90 STASHED IDEAS
Margarine is marketed as a healthier alternative to butter, which is not true. It may seem like butter but is mainly manufactured using vegetable oils, salt, emulsifiers and trans-fats. Most of it isn’t healthy.
Butter, on the other hand, is made from milk, which is a topic of a lot of health debates but has been used without any problem for thousands of years. It is a good source of vitamins and calcium while being high in fats.
Dieting is not as easy as portrayed by the media. Many people abandon the process midway or replace them with realistic and scaled-down versions.
A dieter often believes the diet is the cause of failure, and he or she hasn’t tried hard enough. They overlook their own habits and behaviours and blame their intake.
We like to be in control of any situation, and have false hopes about the benefits of the ‘perfect diet’ we are consuming. The media and marketing companies are also contributing to plant unrealistic expectations in many people trying to lose weight.
Many people continue to practice the same diet fad or routine to lose weight even after the effort is proven to be ineffective. This mentality of dieters is called the False Hope Syndrome and happens due to:
A rich and varied diet, comprising of 18 different foods is the key to a healthy stomach, activeness and longevity among the Okinawans.
The main focus of the diet is a large, diverse assortment of fresh fruits and vegetables, instead of gorging on a single superfood or avoiding something (like butter or bananas) just because everyone says so.
Okinawa, an island in southern Japan is known for the longevity of its population and has an extremely low rate of heart disease issues. The elderly are active and happy in the 80s and 90s.
Part of the secret of their longevity and happiness is their varied diet, rich in fruits and vegetables.
Placebos were used in clinical trials in the 18th century to debunk "quack" cures. The so-called "non-quack" cures included bloodletting and feeding patients the undigested material from the intestines of an oriental goat. These needed no trials because they were considered to be so effective.
An example of how powerful placebos are is during the second world war. Supplies of morphine were running out, and a nurse was seen to inject a wounded soldier with saltwater instead of morphine before an operation. The soldier thought it was real morphine and didn't appear to feel any pain.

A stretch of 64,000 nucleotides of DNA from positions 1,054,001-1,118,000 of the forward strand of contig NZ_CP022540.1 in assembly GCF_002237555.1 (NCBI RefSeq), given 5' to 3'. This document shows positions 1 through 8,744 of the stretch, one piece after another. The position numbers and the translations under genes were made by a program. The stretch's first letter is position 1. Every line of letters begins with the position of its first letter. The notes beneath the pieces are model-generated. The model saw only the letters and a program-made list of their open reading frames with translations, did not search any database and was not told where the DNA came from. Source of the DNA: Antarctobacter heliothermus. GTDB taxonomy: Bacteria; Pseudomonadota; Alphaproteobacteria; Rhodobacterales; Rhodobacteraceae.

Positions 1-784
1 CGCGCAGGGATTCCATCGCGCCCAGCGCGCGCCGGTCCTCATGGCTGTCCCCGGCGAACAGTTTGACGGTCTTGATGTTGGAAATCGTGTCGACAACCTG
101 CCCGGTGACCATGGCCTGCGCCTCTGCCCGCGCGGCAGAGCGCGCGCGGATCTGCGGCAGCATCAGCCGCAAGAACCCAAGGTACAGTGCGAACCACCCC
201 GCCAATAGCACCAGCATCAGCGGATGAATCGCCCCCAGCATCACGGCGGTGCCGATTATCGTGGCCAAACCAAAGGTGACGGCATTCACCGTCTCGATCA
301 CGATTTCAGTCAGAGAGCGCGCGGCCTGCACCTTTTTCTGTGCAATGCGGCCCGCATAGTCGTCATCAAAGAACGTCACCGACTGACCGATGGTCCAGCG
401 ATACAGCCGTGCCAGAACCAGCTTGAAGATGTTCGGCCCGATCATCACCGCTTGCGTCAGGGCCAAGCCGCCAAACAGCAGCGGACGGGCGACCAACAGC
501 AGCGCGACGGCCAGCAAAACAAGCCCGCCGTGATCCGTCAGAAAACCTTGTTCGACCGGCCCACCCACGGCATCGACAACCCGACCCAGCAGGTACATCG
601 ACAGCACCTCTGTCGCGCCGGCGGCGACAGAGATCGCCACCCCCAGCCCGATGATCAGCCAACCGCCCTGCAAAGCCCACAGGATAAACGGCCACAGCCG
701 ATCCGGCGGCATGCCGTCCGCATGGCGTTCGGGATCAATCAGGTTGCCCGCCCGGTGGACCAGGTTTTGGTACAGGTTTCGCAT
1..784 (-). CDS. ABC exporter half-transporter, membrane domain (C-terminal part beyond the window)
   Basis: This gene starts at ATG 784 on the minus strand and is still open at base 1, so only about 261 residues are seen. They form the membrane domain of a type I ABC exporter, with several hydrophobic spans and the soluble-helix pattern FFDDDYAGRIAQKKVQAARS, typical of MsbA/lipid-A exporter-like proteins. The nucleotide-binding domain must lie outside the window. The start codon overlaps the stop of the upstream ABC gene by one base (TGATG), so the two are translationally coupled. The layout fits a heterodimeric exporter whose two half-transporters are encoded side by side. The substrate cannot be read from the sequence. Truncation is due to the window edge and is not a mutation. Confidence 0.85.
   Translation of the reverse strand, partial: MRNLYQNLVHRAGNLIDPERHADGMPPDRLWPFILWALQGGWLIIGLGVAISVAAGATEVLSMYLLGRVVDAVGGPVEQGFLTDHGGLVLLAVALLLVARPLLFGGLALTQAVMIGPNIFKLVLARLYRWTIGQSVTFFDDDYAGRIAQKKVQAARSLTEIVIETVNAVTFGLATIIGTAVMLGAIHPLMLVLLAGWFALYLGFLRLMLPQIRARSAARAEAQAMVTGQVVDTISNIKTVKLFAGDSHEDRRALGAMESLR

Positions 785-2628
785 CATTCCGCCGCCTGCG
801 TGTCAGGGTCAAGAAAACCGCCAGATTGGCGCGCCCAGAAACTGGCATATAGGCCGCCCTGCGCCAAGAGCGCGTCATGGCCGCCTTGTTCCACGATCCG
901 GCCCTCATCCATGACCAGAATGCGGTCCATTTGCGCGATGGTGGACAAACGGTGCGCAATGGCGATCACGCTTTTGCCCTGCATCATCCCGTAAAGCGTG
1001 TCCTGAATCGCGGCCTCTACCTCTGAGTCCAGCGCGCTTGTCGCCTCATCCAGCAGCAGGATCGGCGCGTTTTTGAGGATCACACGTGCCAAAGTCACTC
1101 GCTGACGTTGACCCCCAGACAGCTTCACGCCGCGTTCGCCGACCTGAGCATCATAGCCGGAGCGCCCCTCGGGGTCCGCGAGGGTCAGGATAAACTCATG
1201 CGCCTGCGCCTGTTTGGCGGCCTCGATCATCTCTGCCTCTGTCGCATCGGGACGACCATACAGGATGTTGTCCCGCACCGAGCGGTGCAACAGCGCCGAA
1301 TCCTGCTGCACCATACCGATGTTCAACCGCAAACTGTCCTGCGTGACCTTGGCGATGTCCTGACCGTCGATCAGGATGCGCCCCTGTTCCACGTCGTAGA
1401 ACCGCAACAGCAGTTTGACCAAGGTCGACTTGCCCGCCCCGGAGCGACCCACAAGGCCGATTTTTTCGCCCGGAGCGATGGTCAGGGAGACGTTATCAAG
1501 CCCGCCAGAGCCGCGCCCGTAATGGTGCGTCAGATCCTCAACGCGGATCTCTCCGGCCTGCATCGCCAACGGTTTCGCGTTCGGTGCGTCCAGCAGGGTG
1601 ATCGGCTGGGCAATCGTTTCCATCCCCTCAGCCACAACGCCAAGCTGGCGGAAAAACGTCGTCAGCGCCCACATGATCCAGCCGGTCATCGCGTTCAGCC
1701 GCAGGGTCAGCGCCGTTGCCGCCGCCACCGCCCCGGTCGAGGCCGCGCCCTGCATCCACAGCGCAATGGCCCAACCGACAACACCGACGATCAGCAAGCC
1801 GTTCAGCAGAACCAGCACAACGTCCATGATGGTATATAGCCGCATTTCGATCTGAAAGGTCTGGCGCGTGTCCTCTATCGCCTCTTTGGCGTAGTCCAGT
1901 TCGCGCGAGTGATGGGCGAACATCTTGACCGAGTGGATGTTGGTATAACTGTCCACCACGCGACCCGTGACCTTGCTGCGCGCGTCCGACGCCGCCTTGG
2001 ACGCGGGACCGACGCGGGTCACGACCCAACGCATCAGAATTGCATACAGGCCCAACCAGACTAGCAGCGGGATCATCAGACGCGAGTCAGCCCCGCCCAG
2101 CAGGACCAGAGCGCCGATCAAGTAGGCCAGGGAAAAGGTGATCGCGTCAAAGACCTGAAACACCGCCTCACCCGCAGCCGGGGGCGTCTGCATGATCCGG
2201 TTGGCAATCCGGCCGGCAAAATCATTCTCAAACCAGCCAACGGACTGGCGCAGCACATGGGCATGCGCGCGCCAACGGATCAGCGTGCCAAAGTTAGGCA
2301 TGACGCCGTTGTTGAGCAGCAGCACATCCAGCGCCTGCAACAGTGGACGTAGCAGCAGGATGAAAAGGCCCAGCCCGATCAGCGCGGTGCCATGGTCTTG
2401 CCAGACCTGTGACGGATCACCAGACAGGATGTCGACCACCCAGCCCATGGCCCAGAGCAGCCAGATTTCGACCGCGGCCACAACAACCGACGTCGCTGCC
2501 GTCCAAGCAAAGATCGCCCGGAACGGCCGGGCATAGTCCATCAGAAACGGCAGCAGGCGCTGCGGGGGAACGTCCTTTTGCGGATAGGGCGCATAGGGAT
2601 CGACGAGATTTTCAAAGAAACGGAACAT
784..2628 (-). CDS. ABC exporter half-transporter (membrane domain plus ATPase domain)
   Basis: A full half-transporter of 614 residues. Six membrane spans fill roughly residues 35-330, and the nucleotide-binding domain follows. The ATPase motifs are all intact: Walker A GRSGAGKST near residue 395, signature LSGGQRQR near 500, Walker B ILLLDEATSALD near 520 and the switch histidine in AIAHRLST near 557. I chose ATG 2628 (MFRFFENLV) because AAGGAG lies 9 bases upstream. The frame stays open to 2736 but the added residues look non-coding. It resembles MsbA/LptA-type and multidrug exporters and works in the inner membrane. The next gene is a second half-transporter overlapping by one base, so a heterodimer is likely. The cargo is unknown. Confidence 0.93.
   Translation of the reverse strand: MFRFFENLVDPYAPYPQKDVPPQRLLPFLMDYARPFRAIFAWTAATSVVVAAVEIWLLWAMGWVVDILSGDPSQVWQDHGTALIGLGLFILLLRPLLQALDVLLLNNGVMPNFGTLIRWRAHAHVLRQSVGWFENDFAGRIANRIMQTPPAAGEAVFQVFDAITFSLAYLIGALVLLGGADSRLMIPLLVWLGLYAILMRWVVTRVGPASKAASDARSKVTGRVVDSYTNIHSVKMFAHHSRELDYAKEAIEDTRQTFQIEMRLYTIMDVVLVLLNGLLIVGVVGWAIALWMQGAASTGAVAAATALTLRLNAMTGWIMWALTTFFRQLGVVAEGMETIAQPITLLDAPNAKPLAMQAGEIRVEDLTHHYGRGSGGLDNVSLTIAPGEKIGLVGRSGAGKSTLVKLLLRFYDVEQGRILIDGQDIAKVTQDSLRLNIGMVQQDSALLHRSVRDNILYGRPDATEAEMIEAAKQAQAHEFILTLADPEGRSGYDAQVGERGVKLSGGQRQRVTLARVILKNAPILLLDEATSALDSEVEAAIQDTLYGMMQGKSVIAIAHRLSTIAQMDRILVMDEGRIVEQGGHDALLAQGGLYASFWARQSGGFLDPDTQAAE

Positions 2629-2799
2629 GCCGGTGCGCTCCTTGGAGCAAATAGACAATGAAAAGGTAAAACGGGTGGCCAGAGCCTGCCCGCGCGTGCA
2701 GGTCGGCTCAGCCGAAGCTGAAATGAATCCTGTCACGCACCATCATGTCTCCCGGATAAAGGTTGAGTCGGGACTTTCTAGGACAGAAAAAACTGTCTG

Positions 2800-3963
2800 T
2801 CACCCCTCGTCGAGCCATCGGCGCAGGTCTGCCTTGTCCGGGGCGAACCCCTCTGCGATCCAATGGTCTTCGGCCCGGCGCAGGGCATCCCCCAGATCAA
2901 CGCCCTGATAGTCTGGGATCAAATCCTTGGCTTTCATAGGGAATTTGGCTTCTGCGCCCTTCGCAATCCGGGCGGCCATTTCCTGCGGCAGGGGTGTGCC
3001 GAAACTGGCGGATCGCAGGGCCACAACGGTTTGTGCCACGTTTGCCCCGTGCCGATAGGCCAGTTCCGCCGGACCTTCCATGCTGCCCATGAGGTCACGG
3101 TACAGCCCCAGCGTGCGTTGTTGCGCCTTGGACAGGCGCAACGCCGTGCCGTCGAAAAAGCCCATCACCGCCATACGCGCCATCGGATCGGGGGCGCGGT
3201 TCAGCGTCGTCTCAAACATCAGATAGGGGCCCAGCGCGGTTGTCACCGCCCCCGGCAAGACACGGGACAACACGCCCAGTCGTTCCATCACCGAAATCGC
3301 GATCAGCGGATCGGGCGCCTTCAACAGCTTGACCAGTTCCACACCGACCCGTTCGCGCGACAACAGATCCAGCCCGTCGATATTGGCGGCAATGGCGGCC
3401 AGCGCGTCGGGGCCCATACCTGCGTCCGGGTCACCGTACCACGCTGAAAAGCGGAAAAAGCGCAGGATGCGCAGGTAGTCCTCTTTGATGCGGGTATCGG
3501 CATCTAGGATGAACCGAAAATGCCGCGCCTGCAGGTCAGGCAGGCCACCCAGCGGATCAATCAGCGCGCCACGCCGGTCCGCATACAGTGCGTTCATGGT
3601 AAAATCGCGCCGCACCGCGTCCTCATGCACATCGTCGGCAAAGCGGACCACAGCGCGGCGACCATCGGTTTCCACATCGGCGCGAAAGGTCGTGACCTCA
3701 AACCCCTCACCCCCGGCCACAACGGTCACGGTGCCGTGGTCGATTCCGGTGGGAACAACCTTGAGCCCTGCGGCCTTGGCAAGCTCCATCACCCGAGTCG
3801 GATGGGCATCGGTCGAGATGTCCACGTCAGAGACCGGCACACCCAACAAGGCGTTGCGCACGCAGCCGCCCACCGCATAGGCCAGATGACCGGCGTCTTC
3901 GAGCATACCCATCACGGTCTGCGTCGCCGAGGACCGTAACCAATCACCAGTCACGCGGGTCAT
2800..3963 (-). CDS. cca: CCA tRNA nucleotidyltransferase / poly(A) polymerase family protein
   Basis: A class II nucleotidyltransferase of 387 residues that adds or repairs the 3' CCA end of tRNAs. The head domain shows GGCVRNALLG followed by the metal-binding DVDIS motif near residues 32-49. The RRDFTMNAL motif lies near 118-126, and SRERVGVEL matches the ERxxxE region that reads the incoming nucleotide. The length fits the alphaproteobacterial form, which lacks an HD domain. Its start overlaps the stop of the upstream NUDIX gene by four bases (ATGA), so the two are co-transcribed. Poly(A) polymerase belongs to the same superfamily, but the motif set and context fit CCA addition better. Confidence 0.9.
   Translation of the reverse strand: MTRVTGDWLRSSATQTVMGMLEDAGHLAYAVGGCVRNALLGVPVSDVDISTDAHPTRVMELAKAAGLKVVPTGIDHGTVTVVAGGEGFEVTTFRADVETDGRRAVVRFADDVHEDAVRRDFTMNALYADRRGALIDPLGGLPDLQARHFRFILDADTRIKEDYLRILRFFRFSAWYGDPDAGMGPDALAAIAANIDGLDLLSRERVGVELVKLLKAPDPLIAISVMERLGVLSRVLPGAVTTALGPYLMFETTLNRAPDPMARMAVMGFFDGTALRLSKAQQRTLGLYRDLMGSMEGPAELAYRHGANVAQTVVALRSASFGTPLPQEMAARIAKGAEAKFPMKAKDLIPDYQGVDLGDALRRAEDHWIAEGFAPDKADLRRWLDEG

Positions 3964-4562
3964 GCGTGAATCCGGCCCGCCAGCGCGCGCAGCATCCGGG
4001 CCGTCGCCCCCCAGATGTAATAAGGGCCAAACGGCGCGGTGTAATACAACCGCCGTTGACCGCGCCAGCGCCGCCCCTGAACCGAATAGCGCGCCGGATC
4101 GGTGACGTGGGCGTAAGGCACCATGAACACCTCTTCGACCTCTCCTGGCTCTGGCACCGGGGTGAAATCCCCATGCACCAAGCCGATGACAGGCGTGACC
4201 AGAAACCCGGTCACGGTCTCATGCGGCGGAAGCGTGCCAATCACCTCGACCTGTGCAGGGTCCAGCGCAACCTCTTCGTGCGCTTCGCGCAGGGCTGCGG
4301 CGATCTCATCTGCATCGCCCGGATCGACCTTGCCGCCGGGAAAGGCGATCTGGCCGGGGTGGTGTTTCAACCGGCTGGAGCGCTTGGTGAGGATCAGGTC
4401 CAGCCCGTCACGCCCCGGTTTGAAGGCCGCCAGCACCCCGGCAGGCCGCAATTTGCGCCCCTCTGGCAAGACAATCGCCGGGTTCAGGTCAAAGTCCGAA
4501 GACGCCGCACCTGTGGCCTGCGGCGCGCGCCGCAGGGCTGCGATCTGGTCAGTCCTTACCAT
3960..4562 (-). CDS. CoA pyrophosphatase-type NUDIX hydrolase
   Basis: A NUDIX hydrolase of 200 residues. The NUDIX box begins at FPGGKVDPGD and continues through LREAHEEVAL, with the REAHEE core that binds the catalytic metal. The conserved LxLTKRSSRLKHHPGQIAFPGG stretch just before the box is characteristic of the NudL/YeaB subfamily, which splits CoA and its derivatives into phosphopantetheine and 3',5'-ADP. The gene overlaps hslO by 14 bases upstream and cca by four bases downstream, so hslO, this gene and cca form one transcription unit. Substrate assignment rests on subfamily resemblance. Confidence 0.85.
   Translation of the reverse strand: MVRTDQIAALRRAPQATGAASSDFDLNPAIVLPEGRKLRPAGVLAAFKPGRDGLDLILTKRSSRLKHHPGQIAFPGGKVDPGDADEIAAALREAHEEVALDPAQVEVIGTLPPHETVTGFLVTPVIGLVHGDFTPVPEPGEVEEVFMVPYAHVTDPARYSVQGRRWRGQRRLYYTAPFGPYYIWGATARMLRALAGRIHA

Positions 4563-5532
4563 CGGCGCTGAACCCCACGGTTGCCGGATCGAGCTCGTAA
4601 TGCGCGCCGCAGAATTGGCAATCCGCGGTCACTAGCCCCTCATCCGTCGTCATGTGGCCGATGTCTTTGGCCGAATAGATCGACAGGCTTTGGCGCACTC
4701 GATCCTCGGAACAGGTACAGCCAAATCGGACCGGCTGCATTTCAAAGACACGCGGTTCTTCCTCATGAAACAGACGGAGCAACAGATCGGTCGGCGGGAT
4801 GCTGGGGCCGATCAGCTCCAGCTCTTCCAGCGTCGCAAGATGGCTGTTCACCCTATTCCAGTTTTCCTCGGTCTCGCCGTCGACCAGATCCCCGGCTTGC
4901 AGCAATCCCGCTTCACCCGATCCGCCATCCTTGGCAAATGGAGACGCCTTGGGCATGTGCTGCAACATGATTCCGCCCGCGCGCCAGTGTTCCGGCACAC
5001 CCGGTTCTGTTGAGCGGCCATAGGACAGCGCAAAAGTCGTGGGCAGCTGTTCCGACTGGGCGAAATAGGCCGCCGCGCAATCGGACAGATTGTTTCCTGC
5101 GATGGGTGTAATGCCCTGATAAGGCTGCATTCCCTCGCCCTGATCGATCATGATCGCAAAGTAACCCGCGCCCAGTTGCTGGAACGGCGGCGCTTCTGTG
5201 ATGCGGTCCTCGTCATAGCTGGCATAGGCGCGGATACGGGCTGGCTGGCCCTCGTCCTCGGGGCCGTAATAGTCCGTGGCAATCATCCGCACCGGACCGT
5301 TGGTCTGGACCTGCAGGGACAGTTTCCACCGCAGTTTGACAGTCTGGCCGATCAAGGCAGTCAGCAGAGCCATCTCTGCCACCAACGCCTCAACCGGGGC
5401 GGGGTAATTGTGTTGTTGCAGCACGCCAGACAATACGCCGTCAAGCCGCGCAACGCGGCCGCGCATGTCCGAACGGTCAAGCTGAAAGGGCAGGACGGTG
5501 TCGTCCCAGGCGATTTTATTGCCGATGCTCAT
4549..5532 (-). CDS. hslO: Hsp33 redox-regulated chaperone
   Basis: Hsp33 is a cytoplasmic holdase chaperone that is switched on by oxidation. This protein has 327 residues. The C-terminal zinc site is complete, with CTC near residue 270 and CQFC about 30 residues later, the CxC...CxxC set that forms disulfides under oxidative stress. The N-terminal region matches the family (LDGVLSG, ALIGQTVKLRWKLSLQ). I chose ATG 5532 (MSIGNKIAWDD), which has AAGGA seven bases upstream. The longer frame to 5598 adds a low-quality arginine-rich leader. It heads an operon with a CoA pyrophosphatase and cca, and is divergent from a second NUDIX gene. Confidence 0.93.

It is accepted that placebos are not ethical because they require deceptions. But this view does not account for the evidence that we don't need deception for placebos to work.
Further mistaken claims:
A placebo can work even if the patient does not believe it is a real treatment.
This can be because patients have a conditioned response to an encounter with their doctor. Just like an arachnophobe's body can react negatively to a spider even if they know it's not poisonous, so a person can react to treatment from a doctor even if they know the doctor is giving them a sugar pill.
A review of over 50 placebo-controlled surgery trials shows that fake surgery worked as well as the real surgery in more than half the trials.
One famous study is from an American surgeon Bruce Moseley. 180 patients had such severe knee pain that even the best drugs failed to work. He gave half of them real arthroscopy and the other half placebo arthroscopy, where the incision was made, but no real procedure was performed. The placebo surgery worked as well as the real surgery.
A comprehensive study published in 1999 found that placebo effects were caused by both expectancy and conditioning.
But some researchers argue that there is something mysterious about how placebos work. While it is easy to see what happens inside the brain to the amygdala, or the other bits involved, it is less clear what moved the amygdala in the first place.
Early placebo trials that tested the effects of homoeopathy tablets revealed that doing nothing was better than both homoeopathy and allopathic (standard) medicine.
In the 1990s, Danish medical researchers compared people who take placebos with people who take no treatment at all. They concluded that there is little evidence that placebos, in general, have powerful clinical effects, but the researchers made incorrect comparisons. Today it is widely accepted that placebos are effective for some things, like pain, but not for everything.